When surveying the hedge fund positioning landscape, Michael Hartnett, global chief investment strategist at Bank of America Merrill Lynch, might see sheep lining up on their knees worshiping at the altar of zero or negative interest rate policy. In a Global Fund Manager Survey, the bank observes that ZIRP winners are a crowded trade as the unprecedented economic actions might be set to experience a documented heightened degree of sensitivity. Like Bridgewater Associates and Goldman Sachs, BAML is watching “vulnerability to a bond Financial Shock .” In other words, the crowded followers on their knees have potential to get slaughtered Wall Street style, particularly if interest rates ” Financial Shock.”
Financial Shock - Understanding what is behind market "sensitivity" are important to accurate analysis
To a degree, Wall Street code words are similar. When an analyst warns of “price sensitivity” it sends a message of potential volatility to the knowledgeable. More recently, certain analysts have pointed to a market from bonds to stocks that have been transfixed by central bank policy, both overt and, although documentable if true, certain policies generally not discussed in public.
For investors accurately understanding the performance drivers is meaningful relative to reasonably logical price modeling and market analysis.
BAML, for its part, didn’t dive into the politically correct waters that can be central bank central planner monetary policy. Instead, the report notes that interest rates are subject to “shock” and observe that developed market bond prices are “frothy.”
Financial Shock - When values are "frothy" the supply and demand balance is unnatural
Fully 82% of institutional investors participating in the bank’s Global Fund Manager Survey described US Treasuries as overpriced, or “frothy.” This group, which thinks the Bank of Japan and European Central Bank is going to maintain a negative interest rate stance for the next 12 months, see US Treasuries as the driver of stocks for the next six months.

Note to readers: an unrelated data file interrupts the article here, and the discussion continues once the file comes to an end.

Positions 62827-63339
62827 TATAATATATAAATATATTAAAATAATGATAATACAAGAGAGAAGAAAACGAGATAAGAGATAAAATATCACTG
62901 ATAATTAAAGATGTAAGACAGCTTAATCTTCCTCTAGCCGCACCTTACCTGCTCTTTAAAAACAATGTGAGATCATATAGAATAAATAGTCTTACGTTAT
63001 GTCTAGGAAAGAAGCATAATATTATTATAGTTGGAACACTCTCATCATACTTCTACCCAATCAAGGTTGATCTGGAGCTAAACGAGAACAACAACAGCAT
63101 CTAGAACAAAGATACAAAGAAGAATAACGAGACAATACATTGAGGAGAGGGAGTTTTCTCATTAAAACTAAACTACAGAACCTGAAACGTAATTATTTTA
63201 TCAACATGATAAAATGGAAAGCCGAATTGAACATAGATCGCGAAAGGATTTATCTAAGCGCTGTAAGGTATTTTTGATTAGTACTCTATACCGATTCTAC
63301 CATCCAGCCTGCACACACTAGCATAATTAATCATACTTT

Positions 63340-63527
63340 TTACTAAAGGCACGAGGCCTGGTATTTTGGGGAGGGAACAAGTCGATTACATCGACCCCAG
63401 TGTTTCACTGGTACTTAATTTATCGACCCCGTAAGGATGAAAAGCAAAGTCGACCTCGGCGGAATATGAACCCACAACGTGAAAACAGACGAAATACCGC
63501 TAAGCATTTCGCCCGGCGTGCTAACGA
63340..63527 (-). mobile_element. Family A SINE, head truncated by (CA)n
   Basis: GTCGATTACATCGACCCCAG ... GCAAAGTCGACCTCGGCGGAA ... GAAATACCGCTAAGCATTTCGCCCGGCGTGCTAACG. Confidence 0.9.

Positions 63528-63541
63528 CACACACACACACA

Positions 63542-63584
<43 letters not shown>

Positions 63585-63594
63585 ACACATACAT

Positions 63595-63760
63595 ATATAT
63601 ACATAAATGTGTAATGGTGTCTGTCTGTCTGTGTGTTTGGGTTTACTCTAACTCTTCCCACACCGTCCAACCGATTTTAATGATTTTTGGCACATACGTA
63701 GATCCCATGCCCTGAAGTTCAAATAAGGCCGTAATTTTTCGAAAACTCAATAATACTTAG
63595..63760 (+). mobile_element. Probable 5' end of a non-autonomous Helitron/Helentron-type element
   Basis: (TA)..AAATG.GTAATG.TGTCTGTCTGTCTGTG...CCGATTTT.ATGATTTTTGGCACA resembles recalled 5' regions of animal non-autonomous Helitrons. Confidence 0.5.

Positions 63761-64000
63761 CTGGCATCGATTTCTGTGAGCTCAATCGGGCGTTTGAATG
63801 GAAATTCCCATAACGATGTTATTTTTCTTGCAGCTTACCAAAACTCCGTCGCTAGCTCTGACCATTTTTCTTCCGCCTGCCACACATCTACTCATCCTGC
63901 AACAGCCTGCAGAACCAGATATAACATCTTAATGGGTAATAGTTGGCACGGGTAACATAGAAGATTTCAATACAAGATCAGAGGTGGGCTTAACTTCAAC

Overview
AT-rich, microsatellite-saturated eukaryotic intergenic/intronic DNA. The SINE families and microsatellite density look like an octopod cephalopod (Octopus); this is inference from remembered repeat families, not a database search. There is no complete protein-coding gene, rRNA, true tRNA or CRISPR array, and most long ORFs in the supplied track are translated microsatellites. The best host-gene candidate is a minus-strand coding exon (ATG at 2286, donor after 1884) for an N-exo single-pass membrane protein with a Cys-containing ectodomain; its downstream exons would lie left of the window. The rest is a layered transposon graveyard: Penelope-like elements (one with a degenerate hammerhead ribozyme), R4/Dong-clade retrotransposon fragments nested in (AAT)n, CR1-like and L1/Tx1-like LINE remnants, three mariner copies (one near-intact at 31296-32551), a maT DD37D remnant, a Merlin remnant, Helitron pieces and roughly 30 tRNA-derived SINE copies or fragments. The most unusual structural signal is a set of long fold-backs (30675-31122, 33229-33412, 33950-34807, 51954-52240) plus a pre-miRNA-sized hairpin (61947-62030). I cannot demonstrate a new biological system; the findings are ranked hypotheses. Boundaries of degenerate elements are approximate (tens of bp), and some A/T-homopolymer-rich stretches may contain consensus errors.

The importance of Treasuries comes as the Federal Reserve is set to hike interest rates a second time in nearly one year. Janet Yellen’s Fed will shock investors if they raise rates in October, which will be announced Wednesday. The leading consideration for the next “shock” is December, but certain independent analysts are whispering the wisdom of a January or February rate hike near the inauguration of a new US President.
It is in this environment that BAML’s note on the crowded negative or zero interest rate stock winners becomes material, particularly depending on the bond’s geographic orientation. Bonds in a rising rate environment might find a higher rate of change than those in regions where interest rates are not rising.
Financial Shock - 42% of fund managers negative as bond yields are seen as driving stock market returns over the next six months
As the US election approaches, 42% of fund managers in the BAML survey say they have a bearish view on markets, while close to 20% have a preference for low-yielding alternatives to cash.
The negative interest rate winners, mostly high-quality stocks, earnings-rich corporations, particularly corporate bonds like those that qualify for the ECB’s bond-buying program, are those where investors might wish to start considering potential trend reversal.
Looking at fund positioning, those sectors currently in vogue include emerging markets, industrials, cash, discretionary, bank and insurance stocks. The short side of exposure momentum includes the US, equities, consumer staples Japan, utilities and beaten-up Pharma.
When looking at the primary performance drivers in the stock market, Treasury bond yields not only had the most growth most month over month but solidified being the top choices. This highlights the importance of a Federal Reserve rate hike, as does the second choice to a lesser degree, with the US dollar. European risk premium dropped in importance as a driver of equity prices as did the price of oil. The market correlated commodities did not consider geopolitical risks such as a US election.